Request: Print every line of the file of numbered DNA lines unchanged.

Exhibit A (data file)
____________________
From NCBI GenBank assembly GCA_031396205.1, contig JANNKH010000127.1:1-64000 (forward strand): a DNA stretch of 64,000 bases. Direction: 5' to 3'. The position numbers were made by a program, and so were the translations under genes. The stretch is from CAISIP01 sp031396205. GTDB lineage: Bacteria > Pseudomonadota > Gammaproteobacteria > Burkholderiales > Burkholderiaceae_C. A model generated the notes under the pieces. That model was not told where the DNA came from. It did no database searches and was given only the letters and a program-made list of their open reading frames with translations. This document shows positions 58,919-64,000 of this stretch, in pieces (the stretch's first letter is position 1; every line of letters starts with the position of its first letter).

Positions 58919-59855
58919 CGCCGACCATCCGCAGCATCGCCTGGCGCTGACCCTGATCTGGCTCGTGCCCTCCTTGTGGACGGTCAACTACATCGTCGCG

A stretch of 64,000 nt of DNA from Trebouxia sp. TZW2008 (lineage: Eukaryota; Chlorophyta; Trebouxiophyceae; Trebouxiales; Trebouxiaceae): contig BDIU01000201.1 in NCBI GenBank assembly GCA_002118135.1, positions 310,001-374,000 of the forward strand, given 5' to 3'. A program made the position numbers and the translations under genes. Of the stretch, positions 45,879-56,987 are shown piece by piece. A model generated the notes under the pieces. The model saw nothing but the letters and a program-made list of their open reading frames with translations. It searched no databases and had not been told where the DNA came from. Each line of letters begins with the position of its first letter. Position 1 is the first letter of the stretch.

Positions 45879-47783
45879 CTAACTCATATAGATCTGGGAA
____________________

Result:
From NCBI GenBank assembly GCA_031396205.1, contig JANNKH010000127.1:1-64000 (forward strand): a DNA stretch of 64,000 bases. Direction: 5' to 3'. The position numbers were made by a program, and so were the translations under genes. The stretch is from CAISIP01 sp031396205. GTDB lineage: Bacteria > Pseudomonadota > Gammaproteobacteria > Burkholderiales > Burkholderiaceae_C. A model generated the notes under the pieces. That model was not told where the DNA came from. It did no database searches and was given only the letters and a program-made list of their open reading frames with translations. This document shows positions 58,919-64,000 of this stretch, in pieces (the stretch's first letter is position 1; every line of letters starts with the position of its first letter).

Positions 58919-59855
58919 CGCCGACCATCCGCAGCATCGCCTGGCGCTGACCCTGATCTGGCTCGTGCCCTCCTTGTGGACGGTCAACTACATCGTCGCG

A stretch of 64,000 nt of DNA from Trebouxia sp. TZW2008 (lineage: Eukaryota; Chlorophyta; Trebouxiophyceae; Trebouxiales; Trebouxiaceae): contig BDIU01000201.1 in NCBI GenBank assembly GCA_002118135.1, positions 310,001-374,000 of the forward strand, given 5' to 3'. A program made the position numbers and the translations under genes. Of the stretch, positions 45,879-56,987 are shown piece by piece. A model generated the notes under the pieces. The model saw nothing but the letters and a program-made list of their open reading frames with translations. It searched no databases and had not been told where the DNA came from. Each line of letters begins with the position of its first letter. Position 1 is the first letter of the stretch.

Positions 45879-47783
45879 CTAACTCATATAGATCTGGGAA